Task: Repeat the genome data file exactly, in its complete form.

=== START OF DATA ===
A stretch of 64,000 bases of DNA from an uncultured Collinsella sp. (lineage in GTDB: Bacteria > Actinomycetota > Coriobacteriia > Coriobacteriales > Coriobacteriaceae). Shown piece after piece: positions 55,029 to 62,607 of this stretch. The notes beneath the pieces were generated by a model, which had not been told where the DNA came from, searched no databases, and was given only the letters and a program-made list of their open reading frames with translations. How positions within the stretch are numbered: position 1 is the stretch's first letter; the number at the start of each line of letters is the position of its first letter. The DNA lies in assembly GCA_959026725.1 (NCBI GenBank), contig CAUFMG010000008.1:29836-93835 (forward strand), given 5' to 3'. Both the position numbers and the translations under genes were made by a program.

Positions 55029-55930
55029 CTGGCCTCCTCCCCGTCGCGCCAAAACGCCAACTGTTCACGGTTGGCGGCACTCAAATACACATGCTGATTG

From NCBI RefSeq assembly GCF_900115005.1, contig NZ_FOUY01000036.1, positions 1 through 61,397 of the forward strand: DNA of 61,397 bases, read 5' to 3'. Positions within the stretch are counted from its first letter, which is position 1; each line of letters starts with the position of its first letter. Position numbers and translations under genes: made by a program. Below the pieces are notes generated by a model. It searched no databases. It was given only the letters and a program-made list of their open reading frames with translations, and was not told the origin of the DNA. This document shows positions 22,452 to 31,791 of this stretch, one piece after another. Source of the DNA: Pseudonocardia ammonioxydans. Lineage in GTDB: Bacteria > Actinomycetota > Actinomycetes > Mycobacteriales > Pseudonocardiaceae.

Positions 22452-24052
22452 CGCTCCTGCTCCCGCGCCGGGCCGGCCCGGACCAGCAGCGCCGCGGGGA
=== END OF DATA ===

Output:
A stretch of 64,000 bases of DNA from an uncultured Collinsella sp. (lineage in GTDB: Bacteria > Actinomycetota > Coriobacteriia > Coriobacteriales > Coriobacteriaceae). Shown piece after piece: positions 55,029 to 62,607 of this stretch. The notes beneath the pieces were generated by a model, which had not been told where the DNA came from, searched no databases, and was given only the letters and a program-made list of their open reading frames with translations. How positions within the stretch are numbered: position 1 is the stretch's first letter; the number at the start of each line of letters is the position of its first letter. The DNA lies in assembly GCA_959026725.1 (NCBI GenBank), contig CAUFMG010000008.1:29836-93835 (forward strand), given 5' to 3'. Both the position numbers and the translations under genes were made by a program.

Positions 55029-55930
55029 CTGGCCTCCTCCCCGTCGCGCCAAAACGCCAACTGTTCACGGTTGGCGGCACTCAAATACACATGCTGATTG

From NCBI RefSeq assembly GCF_900115005.1, contig NZ_FOUY01000036.1, positions 1 through 61,397 of the forward strand: DNA of 61,397 bases, read 5' to 3'. Positions within the stretch are counted from its first letter, which is position 1; each line of letters starts with the position of its first letter. Position numbers and translations under genes: made by a program. Below the pieces are notes generated by a model. It searched no databases. It was given only the letters and a program-made list of their open reading frames with translations, and was not told the origin of the DNA. This document shows positions 22,452 to 31,791 of this stretch, one piece after another. Source of the DNA: Pseudonocardia ammonioxydans. Lineage in GTDB: Bacteria > Actinomycetota > Actinomycetes > Mycobacteriales > Pseudonocardiaceae.

Positions 22452-24052
22452 CGCTCCTGCTCCCGCGCCGGGCCGGCCCGGACCAGCAGCGCCGCGGGGA